Definition of impersonal
1a : denoting the verbal action of an unspecified agent and hence used with no expressed subject (such as methinks) or with a merely formal subject (such as rained in it rained)b of a pronoun : indefinite
2a : having no personal reference or connection impersonal criticismb : not engaging the human personality or emotions the machine as compared with the hand tool is an impersonal agency — John Deweyc : not existing as a person : not having human qualities or characteristics
impersonalityplay \(ˌ)im-ˌpər-sə-ˈna-lə-tē\ noun
impersonallyplay \(ˌ)im-ˈpərs-nə-lē, -ˈpər-sə-nə-lē\ adverb
Examples of impersonal in a Sentence
We discussed the weather and other impersonal topics.
He maintained an impersonal, professional attitude.
“Rained” in “it rained” is an impersonal verb.
Recent Examples of impersonal from the Web
The impersonal machinery of bankruptcy has dealt a blow to Project Home’s effort to build a $13 million LGBTQ-friendly affordable-housing project on property the nonprofit wanted to buy from the bankrupt North Philadelphia Health System.
New York can feel like big, impersonal place—and so can the offices in or near the largest city in the country.
The parents themselves are struggling against a system that feels impersonal, unyielding and inscrutable.
But the Hollywood Sculpture Garden makes its contemporaries seem impersonal by comparison.
Though initiated through impersonal online notices, a great deal of the final transactions take place in person.
Unlike big, impersonal online agencies, the best travel agents know a great deal about their clients and their travel choices.
Michelson said another obstacle to the spread of election festivals is that efforts to increase voter turnout — and our culture in general — are headed in the opposite direction, toward the digital and impersonal.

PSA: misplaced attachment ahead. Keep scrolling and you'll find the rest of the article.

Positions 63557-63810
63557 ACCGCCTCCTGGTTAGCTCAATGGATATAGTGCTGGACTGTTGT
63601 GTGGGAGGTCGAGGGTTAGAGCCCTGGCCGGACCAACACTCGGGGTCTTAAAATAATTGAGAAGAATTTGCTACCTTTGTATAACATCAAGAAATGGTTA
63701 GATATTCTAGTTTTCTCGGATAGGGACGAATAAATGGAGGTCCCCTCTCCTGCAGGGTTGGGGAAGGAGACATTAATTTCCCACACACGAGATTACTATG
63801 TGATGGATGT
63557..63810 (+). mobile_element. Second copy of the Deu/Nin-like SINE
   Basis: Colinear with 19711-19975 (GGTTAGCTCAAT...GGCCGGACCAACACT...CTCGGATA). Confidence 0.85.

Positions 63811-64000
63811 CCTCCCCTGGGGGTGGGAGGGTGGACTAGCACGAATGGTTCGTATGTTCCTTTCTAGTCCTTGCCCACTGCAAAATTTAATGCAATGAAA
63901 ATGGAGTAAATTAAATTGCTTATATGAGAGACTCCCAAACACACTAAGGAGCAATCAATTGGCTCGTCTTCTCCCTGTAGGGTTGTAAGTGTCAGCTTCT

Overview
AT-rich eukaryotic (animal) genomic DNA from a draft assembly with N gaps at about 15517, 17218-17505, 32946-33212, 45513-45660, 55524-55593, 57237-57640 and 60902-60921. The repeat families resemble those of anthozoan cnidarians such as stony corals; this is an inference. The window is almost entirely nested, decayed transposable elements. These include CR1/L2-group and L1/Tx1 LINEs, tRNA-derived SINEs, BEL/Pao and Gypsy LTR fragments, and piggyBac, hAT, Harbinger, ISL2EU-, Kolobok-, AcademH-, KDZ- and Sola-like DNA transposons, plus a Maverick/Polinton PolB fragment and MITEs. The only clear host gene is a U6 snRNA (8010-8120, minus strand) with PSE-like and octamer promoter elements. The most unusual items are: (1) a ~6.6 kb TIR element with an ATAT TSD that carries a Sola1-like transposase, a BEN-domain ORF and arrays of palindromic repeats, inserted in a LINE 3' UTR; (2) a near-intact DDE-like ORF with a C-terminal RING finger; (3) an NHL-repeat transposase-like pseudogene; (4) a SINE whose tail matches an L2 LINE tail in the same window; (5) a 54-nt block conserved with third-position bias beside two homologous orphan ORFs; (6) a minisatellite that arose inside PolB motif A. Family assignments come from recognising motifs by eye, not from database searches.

As Japan Times’ Mizuho Aoki notes, these corpse hotels, known as itai hoteru in Japan, were invented as an alternative to sparse morgues where bodies were kept in impersonal cold storage.
These example sentences are selected automatically from various online news sources to reflect current usage of the word 'impersonal.' Views expressed in the examples do not represent the opinion of Merriam-Webster or its editors. Send us feedback.
Origin and Etymology of impersonal
Middle English, from Late Latin impersonalis, from Latin in- + Late Latin personalis personal
First Known Use: 15th centurySee Words from the same year
IMPERSONAL Defined for English Language Learners
Definition of impersonal for English Language Learners
: having or showing no interest in individual people or their feelings : lacking emotional warmth
: not relating to or influenced by personal feelings
grammar : having no specified subject or no subject other than “it”
IMPERSONAL Defined for Kids
Definition of impersonal for Students
1 : not caring about individual persons or their feelings She disliked the large impersonal city.
2 : not showing or involving personal feelings We discussed the weather and other impersonal topics.
Seen and Heard
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